The Tisbury select board welcomed a new police officer, hired its former building commissioner as a part-time zoning inspector and approved a nearly $900,000 insurance bill for the town school last week.

The $882,944.96 payment to Martha’s Vineyard Insurance Agency, covering the school while it is under construction for the next year and a half, came in more than half a million dollars higher than the $310,000 estimate, according to Michael Owen of CHA/Daedalus, owner’s project manager for the school renovation and addition.

“The catastrophic losses of late have forced insurance companies, especially us being on an Island, to adjust their underwriting and their premium structures,” Mr. Owen told the Tisbury School committee and building committee at a meeting Jan. 10.

A second factor behind the skyrocketing insurance cost is the old school itself, Mr. Owen said.

“The 1929 edition has a significant amount of wood framing in it, i.e. ceiling and joist structure,” he said. “That’s the reason we have that higher premium. And the town’s broker went to many, many companies and this is the best [rate] they could get.”

The select board approved the funding at its meeting on Jan. 11. The payment was the largest of a long string of recent invoices totaling more than $2.3 million for the school construction project, which has an $81 million budget funded by voter-approved bonds.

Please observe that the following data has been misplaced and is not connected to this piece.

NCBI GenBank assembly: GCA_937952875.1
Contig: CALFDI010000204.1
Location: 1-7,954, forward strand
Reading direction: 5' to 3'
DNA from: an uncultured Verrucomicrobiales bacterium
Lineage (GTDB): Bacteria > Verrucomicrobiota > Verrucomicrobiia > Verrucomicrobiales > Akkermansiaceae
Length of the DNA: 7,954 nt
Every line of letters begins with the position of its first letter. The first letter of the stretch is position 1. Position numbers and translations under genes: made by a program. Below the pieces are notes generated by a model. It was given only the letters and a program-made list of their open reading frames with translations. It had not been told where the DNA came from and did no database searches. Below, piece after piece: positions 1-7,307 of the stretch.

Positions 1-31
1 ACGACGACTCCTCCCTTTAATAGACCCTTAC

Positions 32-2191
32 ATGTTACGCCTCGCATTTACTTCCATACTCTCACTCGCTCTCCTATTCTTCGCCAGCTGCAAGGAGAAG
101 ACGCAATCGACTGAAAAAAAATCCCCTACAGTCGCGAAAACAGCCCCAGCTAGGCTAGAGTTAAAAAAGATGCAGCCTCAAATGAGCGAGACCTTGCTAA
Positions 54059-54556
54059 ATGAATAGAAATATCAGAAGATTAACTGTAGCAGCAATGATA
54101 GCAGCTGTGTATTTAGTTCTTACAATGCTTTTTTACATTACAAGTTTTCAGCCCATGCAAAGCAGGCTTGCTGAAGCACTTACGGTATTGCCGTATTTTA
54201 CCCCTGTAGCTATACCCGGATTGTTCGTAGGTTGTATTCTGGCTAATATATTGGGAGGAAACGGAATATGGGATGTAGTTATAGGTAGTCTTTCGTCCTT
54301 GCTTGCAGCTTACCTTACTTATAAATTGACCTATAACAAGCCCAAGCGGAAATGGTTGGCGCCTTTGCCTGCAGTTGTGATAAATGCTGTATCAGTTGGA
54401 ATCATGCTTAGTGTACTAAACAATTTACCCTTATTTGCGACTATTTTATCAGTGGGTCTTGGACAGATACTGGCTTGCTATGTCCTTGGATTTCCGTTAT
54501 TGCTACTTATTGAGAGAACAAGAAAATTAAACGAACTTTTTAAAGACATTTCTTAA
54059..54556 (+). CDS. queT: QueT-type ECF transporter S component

The select board also approved police chief Chris Habekost’s appointment of a new patrol officer. Forest Filler, currently employed by the Chilmark Police Department and Duke’s County Sheriff’s Department, will start his new job on the Tisbury force Jan. 29.

Along with his peace officer qualifications, the new recruit has achieved a number of other accomplishments, Chief Habekost said.

“Mr Filler has a masters degree in design and historic preservation, and he’s a skilled radio technician, [and] a good all-around person and member of our Island community,” Chief Habekost said.

In other business the select board agreed to a $30,000 contract with former building commissioner and zoning inspector Ross Seavey, to assist the building department for 10 to 15 hours a week while the town searches for his full-time replacement.

“This would run for about three to four months,” town administrator Jay Grande told the board, noting that building and zoning positions are hard to fill across the state.

“We want to get the right fit for the town of Tisbury,” he said.

Mr. Grande also told the board that a long-awaited public hearing on the Massachusetts Department of Transportation’s future drainage improvements on Beach Road and State Road will show the town what the state is currently planning for the area, at a design stage of 25 per cent.

“We’ll all learn what’s going on,” he said.

The virtual hearing is set for Jan. 30 at 6:30 p.m. A link is posted on the town website.